Stability and support loom large in any fishing boat, whether it’s a single-engine 25-foot center console or a 55-foot convertible. “There should be secure seating for all,” Frederiksen says. “The cockpit should be unobstructed — no toe stubbers or sharp angles. The cockpit should be self-draining.”

A day of fishing hard offshore can certainly drain an angler. To limit fatigue and keep the crew sharp, the boat has to handle big seas at a decent clip without beating up the occupants. “[Anglers] have limited time to fish, so they must be able to get where they are going relatively quickly and at a level of expected comfort,” Maxwell says. “Many of our customers tell us that they have more money than time, so this is critical. The hull must also be stable so that you don’t wear yourself out hanging on while fishing.”

The best fishing boats maintain a comfortable cruising speed in 2- to 4-foot seas. “To me, the ride is everything,” says Brad Berk of Niantic, Conn., who used to run a Yellowfin 33 to the canyons — an 85-mile jaunt. “In a 3- to 4-foot chop, I can go right over it without slowing down, without even blinking. In 5 to 6 [footers] that are a little spread out, it seems we can go 35 knots, especially when it’s a beam sea off the hind quarter.”

Fast and fuel-efficient

Fuel economy and speed factor into the perfect fishing boat’s performance picture. If you’re getting about 1 mpg while cruising 30 to 40 mph, you’re in relatively good shape. At 34.5 mph, a Regulator 28 FS with twin Yamaha F300s gets 1.9 mpg. A Contender 30ST with the same engines gets 1.8 to 2.1 mpg at 28 to 46 mph. A Yellowfin 39 with quad 300-hp Mercury Verados will cruise at 40 mph (4,000 rpm) with a mileage rating of 1.2.

Of course, mileage numbers vary greatly depending on the size of the boat and engine setup. A Viking 55 convertible with full fuel and water and a tuna tower cruising at 30 knots gets about 0.3 nmpg for a range of 453 nautical miles, based on 95 percent of its 1,414-gallon fuel capacity. A Boston Whaler 210 Montauk with a 150 Mercury FourStroke gets 3.8 mpg at 32 mph (www.bostonwhaler.com). A SeaVee 390 with twin Volvo Penta IPS600s (435 hp each) gets 1.5 mpg at about 37 mph. An Intrepid 400 with twin 400-hp Volvo Penta D4 diesel sterndrives gets nearly 2 mpg at 34 mph (www.intrepidboats.com).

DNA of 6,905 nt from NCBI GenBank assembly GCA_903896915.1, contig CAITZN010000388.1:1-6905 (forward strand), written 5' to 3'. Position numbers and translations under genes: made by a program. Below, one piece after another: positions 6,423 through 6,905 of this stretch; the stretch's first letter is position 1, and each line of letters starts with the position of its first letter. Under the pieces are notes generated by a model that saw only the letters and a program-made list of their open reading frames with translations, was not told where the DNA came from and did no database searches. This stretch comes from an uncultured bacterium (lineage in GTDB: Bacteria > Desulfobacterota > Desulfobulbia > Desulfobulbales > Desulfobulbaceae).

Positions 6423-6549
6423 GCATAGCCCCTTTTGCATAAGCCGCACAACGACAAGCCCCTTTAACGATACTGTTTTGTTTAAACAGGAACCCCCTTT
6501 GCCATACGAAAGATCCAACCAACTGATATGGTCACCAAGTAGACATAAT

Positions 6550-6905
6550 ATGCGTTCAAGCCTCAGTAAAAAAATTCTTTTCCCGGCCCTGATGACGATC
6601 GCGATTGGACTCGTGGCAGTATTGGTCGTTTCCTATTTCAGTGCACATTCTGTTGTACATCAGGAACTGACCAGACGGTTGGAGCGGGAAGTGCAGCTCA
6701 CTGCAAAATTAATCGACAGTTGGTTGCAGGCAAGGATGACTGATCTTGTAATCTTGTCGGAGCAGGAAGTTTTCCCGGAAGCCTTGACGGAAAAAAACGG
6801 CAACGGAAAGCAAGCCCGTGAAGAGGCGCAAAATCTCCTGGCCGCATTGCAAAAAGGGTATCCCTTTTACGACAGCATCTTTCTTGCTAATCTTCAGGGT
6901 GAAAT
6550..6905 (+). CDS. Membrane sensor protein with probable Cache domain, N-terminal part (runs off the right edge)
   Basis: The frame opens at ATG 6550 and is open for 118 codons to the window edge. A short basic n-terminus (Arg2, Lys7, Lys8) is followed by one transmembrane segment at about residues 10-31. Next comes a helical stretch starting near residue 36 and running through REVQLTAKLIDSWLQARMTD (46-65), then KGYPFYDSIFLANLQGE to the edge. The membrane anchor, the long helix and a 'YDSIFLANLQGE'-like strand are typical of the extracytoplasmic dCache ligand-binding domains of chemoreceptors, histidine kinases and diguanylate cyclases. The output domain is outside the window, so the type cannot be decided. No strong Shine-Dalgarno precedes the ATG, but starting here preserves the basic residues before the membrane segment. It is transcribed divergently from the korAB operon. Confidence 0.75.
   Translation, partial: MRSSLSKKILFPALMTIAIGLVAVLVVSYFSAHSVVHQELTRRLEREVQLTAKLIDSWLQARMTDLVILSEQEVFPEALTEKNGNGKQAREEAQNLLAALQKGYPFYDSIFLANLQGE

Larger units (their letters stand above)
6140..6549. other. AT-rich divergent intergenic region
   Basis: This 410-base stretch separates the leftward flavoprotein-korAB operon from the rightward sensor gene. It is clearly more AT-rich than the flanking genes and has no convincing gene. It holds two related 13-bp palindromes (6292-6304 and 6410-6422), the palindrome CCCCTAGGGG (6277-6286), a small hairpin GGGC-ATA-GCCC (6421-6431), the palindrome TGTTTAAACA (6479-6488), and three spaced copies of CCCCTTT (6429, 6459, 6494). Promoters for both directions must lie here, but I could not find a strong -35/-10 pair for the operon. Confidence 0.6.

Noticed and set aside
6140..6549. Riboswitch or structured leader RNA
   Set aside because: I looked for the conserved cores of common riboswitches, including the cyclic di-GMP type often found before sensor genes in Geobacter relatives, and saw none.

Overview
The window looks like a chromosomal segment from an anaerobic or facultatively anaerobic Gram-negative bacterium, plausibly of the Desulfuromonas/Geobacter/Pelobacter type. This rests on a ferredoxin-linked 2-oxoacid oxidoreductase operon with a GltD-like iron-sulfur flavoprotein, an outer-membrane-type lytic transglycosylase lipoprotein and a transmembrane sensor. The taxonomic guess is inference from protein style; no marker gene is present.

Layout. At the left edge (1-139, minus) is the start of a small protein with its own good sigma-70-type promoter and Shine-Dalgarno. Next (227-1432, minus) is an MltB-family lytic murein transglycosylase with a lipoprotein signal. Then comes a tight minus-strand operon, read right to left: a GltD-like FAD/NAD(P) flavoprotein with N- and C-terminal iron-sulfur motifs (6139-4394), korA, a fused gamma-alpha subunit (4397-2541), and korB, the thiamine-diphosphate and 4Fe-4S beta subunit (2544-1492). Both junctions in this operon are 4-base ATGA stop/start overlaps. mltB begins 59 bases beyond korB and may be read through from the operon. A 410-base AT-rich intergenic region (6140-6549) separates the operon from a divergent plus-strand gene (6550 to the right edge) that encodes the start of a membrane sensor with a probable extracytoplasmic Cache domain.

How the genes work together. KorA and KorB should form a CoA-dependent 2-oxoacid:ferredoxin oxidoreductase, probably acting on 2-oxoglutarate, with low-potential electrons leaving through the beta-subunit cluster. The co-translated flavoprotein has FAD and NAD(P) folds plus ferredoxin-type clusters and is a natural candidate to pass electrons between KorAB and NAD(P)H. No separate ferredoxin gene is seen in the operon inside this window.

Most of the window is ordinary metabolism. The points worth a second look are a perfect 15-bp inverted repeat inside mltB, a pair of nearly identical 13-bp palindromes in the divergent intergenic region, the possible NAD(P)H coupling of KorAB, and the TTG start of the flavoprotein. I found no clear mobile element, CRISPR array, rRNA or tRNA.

A good builder will scatter handholds throughout the boat but avoid mounting hardware where it can snag lines or cause bodily harm. Platt’s center console has handholds at the helm console, on the leaning post and on the underside of the hardtop, and a recessed rail surrounds the open bow.

A well-placed handhold helps anglers keep their balance, as does toekick space. A good chef wouldn’t work in a kitchen without it, and an angler shouldn’t, either, says Walter Szeezil, of Palmetto, Fla. He knows because he has owned boats lacking toekick. (All of his residences have had kitchen toekick, though.) “You especially need it at the transom and at the helm,” says Szeezil, who runs a 26-foot Contender with twin 200-hp Yamaha 2-strokes. “Boats without it are really tiring to fish from or drive for hours at a time.”

Comfort for the captain

Comfort at the helm cannot be overlooked, so an ergonomic console design and the latest in electronics help the cause. New steering systems that allow the skipper to adjust friction and wheel response are improvements that most anglers should welcome.

At the fishing grounds, the “way the boat actually fishes, its stability at rest and the way the boat drifts and backs down are all important factors,” Nagler says. “I do not worry so much how an outboard boat backs down because my style of fishing is to fight the fish from midship or from the forward end of the boat.”

A boat that disagrees with the way you want it to drift can be frustrating, Szeezil says. “A boat that’s easy to fish from is one that drifts transom into the sea,” he says. “Beam to the sea drifting is extremely uncomfortable, almost impossible in all but the calmest conditions.”

The 26-foot catamaran he owned did just that. “It was a battle all day long,” Szeezil recalls. “It was one of the reasons I parted ways with the boat. You want to be battling the fish, not the way your boat drifts.”

See related articles:

- Going deep

- A look back at King Cod

- Acts of cod

- What happened to the halibut?

- Sport fishing for groundfish

June 2013 issue